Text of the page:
# Guessing Game Two Solutions

## Exercise 25

In a previous exercise, we’ve written a program that “knows” a number and asks a user to guess it.

This time, we’re going to do exactly the opposite. You, the user, will have in your head a number between 0 and 100. The program will guess a number, and you, the user, will say whether it is too high, too low, or your number.

At the end of this exchange, your program should print out how many guesses it took to get your number.

As the writer of this program, you will have to choose how your program will strategically guess. A naive strategy can be to simply start the guessing at 1, and keep going (2, 3, 4, etc.) until you hit the number. But that’s not an optimal guessing strategy. An alternate strategy might be to guess 50 (right in the middle of the range), and then increase / decrease by 1 as needed. After you’ve written the program, try to find the optimal strategy! (We’ll talk about what is the optimal one next week with the solution.)

## Sample solution

One user implemented an interesting strategy. Based on whether the number was lower or higher than the guess, randomly pick a number in that direction. This code is easy to read, even if it does not achieve the most efficient solution (and depends a little bit on randomness).

Here is one user solution, implementing binary search:

## Theory

The problem given in this exercise is called a search problem - the objective is to find something. It is solved by an algorithm called a search algorithm - an algorithm designed to find something. Not rocket science, I know, just terminology.

The most optimal solution to this problem requires an algorithm called binary search, the most efficient search algorithm on sorted lists (for those who know about computational complexity, binary search is an `O(log n)` algorithm).

In a nutshell, binary search picks an element from a sorted list, then decides (based on some feedback of the target), whether to look earlier or later in the list. In the optimal form, the binary search algorithm will always look at the “center” of the list in question. The catch is that binary search relies on having the original list in question be sorted, or ordered either smallest to largest or largest to smallest.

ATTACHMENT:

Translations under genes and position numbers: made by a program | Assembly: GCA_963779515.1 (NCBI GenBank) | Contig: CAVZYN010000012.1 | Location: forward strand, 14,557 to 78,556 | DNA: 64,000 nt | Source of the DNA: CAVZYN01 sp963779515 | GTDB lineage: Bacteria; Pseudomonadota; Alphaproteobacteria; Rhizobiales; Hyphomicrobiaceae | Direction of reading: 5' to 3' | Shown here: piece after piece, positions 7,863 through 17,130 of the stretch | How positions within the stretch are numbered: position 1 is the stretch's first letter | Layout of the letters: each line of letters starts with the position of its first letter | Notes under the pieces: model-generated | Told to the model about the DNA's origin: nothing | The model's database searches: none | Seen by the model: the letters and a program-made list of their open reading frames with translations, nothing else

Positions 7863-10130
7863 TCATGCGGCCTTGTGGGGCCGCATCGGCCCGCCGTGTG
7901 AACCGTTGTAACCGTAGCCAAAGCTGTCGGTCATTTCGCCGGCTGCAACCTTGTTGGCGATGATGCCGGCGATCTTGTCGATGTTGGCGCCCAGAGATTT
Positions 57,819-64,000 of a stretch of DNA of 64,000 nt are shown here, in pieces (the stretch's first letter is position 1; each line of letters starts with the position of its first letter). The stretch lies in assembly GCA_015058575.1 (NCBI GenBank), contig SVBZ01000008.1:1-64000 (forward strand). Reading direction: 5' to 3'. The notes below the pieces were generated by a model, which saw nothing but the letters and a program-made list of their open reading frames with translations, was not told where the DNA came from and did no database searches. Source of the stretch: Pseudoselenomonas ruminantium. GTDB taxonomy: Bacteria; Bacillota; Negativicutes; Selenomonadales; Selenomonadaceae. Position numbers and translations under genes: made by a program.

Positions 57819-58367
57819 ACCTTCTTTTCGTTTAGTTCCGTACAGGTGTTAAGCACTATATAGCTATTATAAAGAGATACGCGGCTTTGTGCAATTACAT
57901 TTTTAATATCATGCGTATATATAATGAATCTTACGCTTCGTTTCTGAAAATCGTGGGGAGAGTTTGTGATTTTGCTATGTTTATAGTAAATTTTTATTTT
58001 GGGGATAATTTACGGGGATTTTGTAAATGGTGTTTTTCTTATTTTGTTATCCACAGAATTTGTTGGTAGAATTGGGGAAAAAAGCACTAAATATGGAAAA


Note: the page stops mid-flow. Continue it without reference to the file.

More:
### Example + Code

Let’s go through an example. Say you have this list: `my_list = [-10, 1, 2, 6, 7, 12, 21]`, and we are trying to find the element `12` in the smallest number of steps. This means we want to search through the list until we find `8`, and keep track of the index we look at. The binary search algorithm will start by looking at the item in the middle (in this case `6`). We then task, is `6` less than or greater than our target (`12`)? It is less, so we need to look at the RIGHT HALF of the list. This means our new list we are looking at is `[7, 12, 21]`. We again look at the “center” element (`12`), and compare. It is `12`, our target, so we are done!

In code, we can accomplish this with a `while` loop. We want to keep going until either we haven’t found the element, or our guess is equal to the element. The end conditions are `len(my_list) == 0` or `guess == target`, so the `while` loop continues while those two conditions are NOT met.

The function will look something like this (in Python 3), assuming the list is sorted from smallest to largest:

A few tricky things to note from the code:

• We want to always be looking at the “center” element of the list, but if the list (or sublist) has an even number of elements, it needs to be converted into an integer, so it can be used as an index into a list. In my case, I just converted the result of the length of the list divided by 2 into an int, but there are other ways.
• The variable `guess` has to be given a value to start, but it doesn’t matter what that value is as long as it is not equal to `target`. (Why? because if `guess` were to start out equal to `target`, the loop will never happen.)
• I have two conditions in my `if` statement: if the `guess` is less than the `target`, or if `guess` is greater than the `target`. In the case of the `guess` being less than the `target`, I want to look at the half of the list on the RIGHT side of the `guess`. The way I wrote it here, I am including the `guess` element in the sublist - this is not hugely important, since we will most likely remove that element later in the process anyway.
• You can put a `print(my_list)` and/or a `print(guess)` inside the `while` loop after the `if` statement to see the progress of the code.

### Bonus code

Lets way we wanted to add “monitoring” to our code. How many times did the `while` loop execute? Let’s just add a counter!

Try changing the value of `target` and see what happens!

If you are feeling excited about this code and want to play more, try this bonus challenge: what happens if the list is sorted from largest to smallest? What has to change in the code?

So, to answer the original question, there are two things that need to be modified from our code snippet above:

1. The target needs to be set. The problem specifically specifies asking the user for feedback about whether the number is too big or too small, so that needs to be incorporated into the `while` loop.
2. The list is now not a random collection of numbers - it is all the numbers in `range(0, 100)`, so you can either construct the list that way, or compute the guesses on the fly without the list (like in the sample solution above).

There are many ways to solve this problem! Try a few of them and see what you like.